I guess Field Work can be called confessional literature. Of course, it is, in many ways, an autobiographical novel (and which novel is not—starting with Madame Bovary?), but it can hardly be regarded as a pure documentary, a non-fiction (no one but myself knows how many things in there are in fact “the products of the author’s imagination,” whatever this formula may stand for!). The reason for giving the narrator my first name, as well as much of my own biography (literary career, teaching at American universities, growing up under the Soviet regime in a Ukrainian dissident’s family) was at first merely intuitional—nearly all my friends who had read the manuscript suggested that I “change the names,” but I stubbornly rejected that advice. It wasn’t until the simultaneous outbursts of ecstasy and indignation came, and the reading public split into two opposing camps, that I said to myself: Hey, woman, weren’t you right! For you see, if the novel was to articulate certain things which Ukrainian literature has never articulated before, and be heard, all these dark and dirty secrets HAD to be pronounced “in the first person,” as a part of the author’s most personal existential experience. Or, to put it briefly: to win the reader’s trust, you sometimes need to pay with your own blood. In the end, that’s what literature is all about, isn’t it?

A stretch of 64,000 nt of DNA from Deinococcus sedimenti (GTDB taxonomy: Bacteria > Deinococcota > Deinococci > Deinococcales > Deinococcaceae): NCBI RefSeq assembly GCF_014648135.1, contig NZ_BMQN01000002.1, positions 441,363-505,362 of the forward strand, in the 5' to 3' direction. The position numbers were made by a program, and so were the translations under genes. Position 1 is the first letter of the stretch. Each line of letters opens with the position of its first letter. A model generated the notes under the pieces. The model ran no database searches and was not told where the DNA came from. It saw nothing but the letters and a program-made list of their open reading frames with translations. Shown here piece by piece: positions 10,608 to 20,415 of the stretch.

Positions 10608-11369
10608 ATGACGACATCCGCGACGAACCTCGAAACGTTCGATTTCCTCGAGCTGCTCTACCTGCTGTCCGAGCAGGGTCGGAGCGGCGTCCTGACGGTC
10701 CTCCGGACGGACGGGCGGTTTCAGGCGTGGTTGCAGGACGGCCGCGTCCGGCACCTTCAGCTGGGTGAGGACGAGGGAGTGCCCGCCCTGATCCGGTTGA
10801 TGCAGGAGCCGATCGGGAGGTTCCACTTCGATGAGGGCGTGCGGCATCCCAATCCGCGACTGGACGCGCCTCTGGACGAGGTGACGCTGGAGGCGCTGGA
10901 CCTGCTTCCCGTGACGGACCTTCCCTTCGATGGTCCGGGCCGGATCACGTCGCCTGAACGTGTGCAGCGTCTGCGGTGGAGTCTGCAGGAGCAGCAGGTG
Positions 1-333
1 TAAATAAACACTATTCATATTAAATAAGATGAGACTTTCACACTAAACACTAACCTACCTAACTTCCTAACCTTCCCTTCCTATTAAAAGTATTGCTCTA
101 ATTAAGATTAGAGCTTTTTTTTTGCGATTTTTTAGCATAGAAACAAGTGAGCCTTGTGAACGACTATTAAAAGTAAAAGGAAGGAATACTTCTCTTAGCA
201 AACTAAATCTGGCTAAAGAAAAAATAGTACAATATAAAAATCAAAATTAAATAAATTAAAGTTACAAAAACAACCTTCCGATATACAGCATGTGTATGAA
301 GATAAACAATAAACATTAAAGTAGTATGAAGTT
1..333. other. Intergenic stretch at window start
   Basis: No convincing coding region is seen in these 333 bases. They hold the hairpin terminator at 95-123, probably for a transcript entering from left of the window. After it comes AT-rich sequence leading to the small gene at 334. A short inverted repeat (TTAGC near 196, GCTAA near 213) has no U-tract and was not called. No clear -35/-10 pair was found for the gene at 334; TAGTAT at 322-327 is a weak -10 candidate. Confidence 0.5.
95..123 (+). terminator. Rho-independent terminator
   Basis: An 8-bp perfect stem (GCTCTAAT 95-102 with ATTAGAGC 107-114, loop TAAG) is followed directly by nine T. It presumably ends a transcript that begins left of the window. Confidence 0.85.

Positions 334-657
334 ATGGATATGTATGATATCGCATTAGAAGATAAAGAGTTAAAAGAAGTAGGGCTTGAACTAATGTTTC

HH: You’ve had to deal with a lot of negative publicity, haven’t you? Some of the things I read were shocking in their viciousness. Part of the reason, I suppose, was that Soviet society was both sexist and puritan, and once the word “sex” went into the title it became a free-for-all.